Monday, January 10, 2011

India might refuse development aid from the UK

The UK government is about to debate the practice of sending aid to the booming economy of India. The UK has already stopped sending aid to Russia and China as they strike off middle income countries as recipients. Despite the boom, India still has a majority of its population still in poverty. Even though India has a great need they might say "no thanks" to UK aid to show some independence after being a part of the old British empire.

From the Guardian, writer Madeleine Bunting examines the upcoming debate.

For a group of Conservatives, India is a prime example for their "charity begins and ends at home" approach. When Mitchell came into office, he made great fanfare about cutting aid programmes to China and Russia; allegedly, some in his department wanted to add India to that list but No 10 prevailed. India is still regarded by the UK public as a poor country, despite its recent economic growth and global power.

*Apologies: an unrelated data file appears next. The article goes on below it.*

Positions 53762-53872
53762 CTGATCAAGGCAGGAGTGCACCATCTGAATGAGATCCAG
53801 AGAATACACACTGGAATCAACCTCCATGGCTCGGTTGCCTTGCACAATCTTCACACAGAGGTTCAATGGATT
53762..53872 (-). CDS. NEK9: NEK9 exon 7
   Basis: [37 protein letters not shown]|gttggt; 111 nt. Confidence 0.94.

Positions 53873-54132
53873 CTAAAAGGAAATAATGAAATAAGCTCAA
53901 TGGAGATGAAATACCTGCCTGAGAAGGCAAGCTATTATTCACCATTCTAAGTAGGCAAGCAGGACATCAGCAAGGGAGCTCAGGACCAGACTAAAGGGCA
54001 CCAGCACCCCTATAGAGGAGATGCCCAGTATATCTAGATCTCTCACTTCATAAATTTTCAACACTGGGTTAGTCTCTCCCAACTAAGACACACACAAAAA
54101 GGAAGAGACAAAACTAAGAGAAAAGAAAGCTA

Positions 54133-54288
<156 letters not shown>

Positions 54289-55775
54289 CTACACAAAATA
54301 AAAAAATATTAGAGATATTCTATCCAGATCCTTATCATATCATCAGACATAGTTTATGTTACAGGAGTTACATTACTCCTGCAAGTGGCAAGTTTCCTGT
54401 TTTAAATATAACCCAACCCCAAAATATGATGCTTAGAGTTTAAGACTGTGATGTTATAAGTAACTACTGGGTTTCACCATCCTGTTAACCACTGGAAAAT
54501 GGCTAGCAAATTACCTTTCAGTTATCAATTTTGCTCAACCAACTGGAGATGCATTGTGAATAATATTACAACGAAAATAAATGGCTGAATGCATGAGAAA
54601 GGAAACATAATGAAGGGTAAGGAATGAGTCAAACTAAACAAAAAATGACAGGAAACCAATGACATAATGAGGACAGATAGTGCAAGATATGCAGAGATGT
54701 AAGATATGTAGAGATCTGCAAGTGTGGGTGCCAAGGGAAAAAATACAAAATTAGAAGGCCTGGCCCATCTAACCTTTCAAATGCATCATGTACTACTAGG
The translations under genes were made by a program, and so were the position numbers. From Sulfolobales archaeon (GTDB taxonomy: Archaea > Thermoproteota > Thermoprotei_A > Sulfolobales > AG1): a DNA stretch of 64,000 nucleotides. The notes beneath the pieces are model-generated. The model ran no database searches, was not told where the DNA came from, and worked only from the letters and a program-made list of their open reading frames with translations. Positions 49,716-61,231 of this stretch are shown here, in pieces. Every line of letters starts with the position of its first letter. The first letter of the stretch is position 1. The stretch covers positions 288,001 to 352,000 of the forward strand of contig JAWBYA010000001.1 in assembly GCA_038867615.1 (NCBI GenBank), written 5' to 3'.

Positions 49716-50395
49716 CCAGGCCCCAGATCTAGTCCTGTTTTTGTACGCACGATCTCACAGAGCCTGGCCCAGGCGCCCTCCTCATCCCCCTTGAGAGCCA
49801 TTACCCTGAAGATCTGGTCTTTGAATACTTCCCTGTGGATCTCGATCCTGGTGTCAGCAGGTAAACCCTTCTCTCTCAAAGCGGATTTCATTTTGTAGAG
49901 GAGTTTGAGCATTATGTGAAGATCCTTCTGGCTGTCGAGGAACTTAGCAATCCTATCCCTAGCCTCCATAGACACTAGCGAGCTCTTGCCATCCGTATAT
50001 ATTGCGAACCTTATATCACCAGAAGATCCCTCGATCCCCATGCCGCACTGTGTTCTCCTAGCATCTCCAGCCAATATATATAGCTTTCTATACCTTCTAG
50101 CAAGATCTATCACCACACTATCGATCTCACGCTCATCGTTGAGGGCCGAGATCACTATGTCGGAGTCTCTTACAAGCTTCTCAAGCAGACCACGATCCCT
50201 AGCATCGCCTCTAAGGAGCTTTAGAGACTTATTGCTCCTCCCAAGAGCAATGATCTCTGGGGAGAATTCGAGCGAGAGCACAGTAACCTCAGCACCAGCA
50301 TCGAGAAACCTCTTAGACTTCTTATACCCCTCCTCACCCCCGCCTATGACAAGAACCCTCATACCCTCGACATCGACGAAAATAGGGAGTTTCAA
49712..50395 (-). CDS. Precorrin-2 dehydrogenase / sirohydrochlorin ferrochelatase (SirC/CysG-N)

And the truth is, that perception is absolutely accurate. A third of the world's poor live in India – more than all those designated as poor living in sub-Saharan Africa. Shockingly, half of all Indian children are malnourished. This poverty is concentrated in just four Indian states, which account for one-fifth of the world's poor. So if aid is about relieving poverty, UK aid to India is entirely justified.

Some hopeful observers point to a new determination on the part of India's ruling elite to tackle poverty. Sonia Gandhi recently chaired a two-day seminar with the US economist Joseph Stiglitz on how to provide universal "social policy coverage" – basic services in health and education. It was a point made by Gordon Brown in his book Beyond the Crash, when he wrote about the new statutory rights to food and to primary education.

But there is a long way to go, and the sharp inequalities in India present a stark dilemma for those in charge of aid budgets. As many developing economies grow, more and more of the world's poorest are in middle-income countries. As Sumner has pointed out in his argument on the new bottom billion, 72% of the world's poorest are in middle-income countries.

Increasingly, much of the world's poverty is a result of inequality, rather than the conventional model of countries caught in a poverty trap, and the role of aid in helping to spring the trap. That presents a real challenge to state aid agencies: how do they justify taking their taxpayers' money to send aid to countries where a hugely wealthy elite is benefiting from an economic boom and failing to meet the challenge of distributing wealth? Aren't India's poor their responsibility?

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